Vape Shops Might Be Exempt From Federal Flavor Ban, If You Believe Kellyanne Conway

Vape pods on sale in Biddeford, Maine in September 2019.
Vape pods on sale in Biddeford, Maine in September 2019.
Photo: Robert F. Bukaty (AP)

Earlier this year, Donald Trump’s administration appeared to be ready to eviscerate the entire vaping industry with a nationwide ban on flavored e-cigarette products—with the possible exception of menthol. Now it looks like the vapocalypse has been offset somewhat, with Bloomberg reporting that the administration may exempt dedicated vape shops from the ban.


Granted, this news comes via way of Kellyanne Conway, so one could forgive it for being as authoritative as pretty much everything else she says. According to Bloomberg, Conway distinguished between tobacco and menthol flavored products and all others, which the Centers for Disease Control and Prevention has indicated is fueling skyrocketing rates of use among minors. Conway explained that the Department of Health and Human Services, which runs the Food and Drug Administration, has jurisdiction to regulate e-cigarettes but not vape shops.

... Okay? This doesn’t match up with the FDA’s own guidance on the subject, which clearly subjects both manufacturers and retailers to FDA regulations. That the feds supposedly lack the power to ban or restrict vape shops from selling flavored products may also come as a surprise to the multiple states that have done just that.

“This is a burgeoning health crisis; the difference is between kids and adults,” Conway told reporters. “So HHS and FDA have jurisdiction over cigarettes and e-cigarettes under the Tobacco Control Act. They do not have jurisdiction over vaping and vape shops, for example. So, if we’re talking about e-cigarettes, the president, yes, he’s been discussing this with his team and he will, or HHS, will make an announcement soon.”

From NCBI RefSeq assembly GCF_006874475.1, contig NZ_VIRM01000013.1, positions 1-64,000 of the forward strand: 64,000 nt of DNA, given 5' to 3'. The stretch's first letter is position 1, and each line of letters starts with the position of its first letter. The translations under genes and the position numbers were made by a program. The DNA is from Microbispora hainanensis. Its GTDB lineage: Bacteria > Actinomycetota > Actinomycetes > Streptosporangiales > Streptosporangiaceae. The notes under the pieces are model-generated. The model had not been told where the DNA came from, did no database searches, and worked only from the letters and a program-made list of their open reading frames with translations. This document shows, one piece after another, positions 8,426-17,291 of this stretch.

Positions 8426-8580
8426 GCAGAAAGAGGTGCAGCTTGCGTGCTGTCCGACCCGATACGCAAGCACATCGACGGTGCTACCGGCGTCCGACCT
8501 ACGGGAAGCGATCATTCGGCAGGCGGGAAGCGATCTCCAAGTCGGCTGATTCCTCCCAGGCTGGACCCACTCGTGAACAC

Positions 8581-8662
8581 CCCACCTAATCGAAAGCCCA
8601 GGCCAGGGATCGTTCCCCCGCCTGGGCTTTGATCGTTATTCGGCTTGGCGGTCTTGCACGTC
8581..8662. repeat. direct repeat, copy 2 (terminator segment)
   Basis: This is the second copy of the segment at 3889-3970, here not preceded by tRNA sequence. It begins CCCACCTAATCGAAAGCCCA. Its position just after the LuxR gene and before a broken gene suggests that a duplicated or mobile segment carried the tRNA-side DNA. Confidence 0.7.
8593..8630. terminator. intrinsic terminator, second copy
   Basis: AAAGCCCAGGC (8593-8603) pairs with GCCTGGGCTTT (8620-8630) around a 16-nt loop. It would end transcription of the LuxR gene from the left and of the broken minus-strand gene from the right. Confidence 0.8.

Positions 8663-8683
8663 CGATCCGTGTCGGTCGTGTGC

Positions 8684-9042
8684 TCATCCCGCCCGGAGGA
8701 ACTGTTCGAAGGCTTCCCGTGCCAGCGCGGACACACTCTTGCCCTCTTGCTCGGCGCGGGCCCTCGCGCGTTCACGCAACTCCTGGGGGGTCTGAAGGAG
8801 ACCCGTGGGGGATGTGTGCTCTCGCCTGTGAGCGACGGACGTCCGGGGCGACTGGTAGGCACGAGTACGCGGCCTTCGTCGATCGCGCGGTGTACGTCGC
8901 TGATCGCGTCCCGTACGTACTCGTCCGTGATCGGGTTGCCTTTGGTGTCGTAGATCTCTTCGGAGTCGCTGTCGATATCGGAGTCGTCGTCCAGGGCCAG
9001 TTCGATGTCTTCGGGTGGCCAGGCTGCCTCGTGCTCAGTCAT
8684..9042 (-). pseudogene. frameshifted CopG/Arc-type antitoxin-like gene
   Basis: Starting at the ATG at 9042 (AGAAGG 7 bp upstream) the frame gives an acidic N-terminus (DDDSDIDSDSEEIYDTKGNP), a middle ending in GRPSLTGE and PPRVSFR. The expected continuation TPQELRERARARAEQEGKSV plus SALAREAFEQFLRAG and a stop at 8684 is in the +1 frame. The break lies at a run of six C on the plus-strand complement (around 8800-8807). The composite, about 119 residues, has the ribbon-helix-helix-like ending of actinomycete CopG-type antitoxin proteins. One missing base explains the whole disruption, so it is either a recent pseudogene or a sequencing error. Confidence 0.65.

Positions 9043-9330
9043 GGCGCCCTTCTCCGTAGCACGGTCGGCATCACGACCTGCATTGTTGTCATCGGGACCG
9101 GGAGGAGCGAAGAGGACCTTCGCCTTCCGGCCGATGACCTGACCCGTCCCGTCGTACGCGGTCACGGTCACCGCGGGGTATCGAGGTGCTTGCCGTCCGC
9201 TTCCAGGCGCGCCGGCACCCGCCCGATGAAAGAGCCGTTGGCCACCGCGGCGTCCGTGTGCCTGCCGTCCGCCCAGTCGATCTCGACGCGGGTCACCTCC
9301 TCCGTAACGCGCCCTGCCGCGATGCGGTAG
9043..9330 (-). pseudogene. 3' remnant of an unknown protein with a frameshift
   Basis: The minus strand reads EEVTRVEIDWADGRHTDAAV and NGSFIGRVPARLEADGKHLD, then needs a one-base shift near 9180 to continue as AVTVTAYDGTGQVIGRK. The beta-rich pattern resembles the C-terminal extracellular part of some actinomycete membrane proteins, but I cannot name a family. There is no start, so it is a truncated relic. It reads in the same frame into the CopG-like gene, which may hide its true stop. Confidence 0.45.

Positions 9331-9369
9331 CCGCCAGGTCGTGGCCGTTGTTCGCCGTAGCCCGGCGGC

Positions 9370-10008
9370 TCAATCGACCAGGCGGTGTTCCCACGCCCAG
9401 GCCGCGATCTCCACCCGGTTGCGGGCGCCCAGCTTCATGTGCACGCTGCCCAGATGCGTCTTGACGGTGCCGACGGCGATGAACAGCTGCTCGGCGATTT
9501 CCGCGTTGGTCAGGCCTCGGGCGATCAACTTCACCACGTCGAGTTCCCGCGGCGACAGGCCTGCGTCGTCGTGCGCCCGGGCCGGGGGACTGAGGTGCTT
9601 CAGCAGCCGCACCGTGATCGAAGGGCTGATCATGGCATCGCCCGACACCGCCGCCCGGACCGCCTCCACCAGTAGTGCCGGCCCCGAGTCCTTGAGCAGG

“Kids report they use mint, and other flavors like mango, bubble gum, tutti frutti, unicorn milk—pretty remarkable—and that they don’t care for menthol,” Conway added.

It’s not clear what exactly Conway is referring to or whether there is some sort of reprieve planned, but one guess might be shops that mix their own e-liquids could squeeze through some kind of loophole. She could also mean that the shops will receive blanket exemptions, while other retailers like gas stations and convenience stores will be hit harder. What is clear is that the Trump administration initially took the vaping industry off guard with the initial suggestion of a blanket ban, and since then Trump’s own campaign team has urged him to roll back the scope of any action, fearing it would be unpopular with voters.

The Office of Management and Budget announced it had finalized a rule on Monday, though your guess as to what exactly is coming is as good as ours.


According to Bloomberg, the FDA declined to comment. Former agency chief Dr. Scott Gottlieb similarly declined to comment to USA Today, but he did say this week that he believed industry giant Juul might not attempt to relabel its ultra-popular mint flavor as menthol due to external pressure, the paper wrote. Juul, which is now partially owned by tobacco giant Altria, is currently facing down multiple state and federal probes and a string of lawsuits. That includes reports of a federal criminal investigation possibly tied to marketing to minors or the high nicotine content of its products.

"... An upperclassman who had been researching terrorist groups online." - Washington Post



I trust her with my life*. As the survivors of the Bowling Green Massacre** can attest when she single handed stopped the terrorist attack with nothing but her extensive makeup kit and fierce words.

*absolutely fucking not

**which never happened.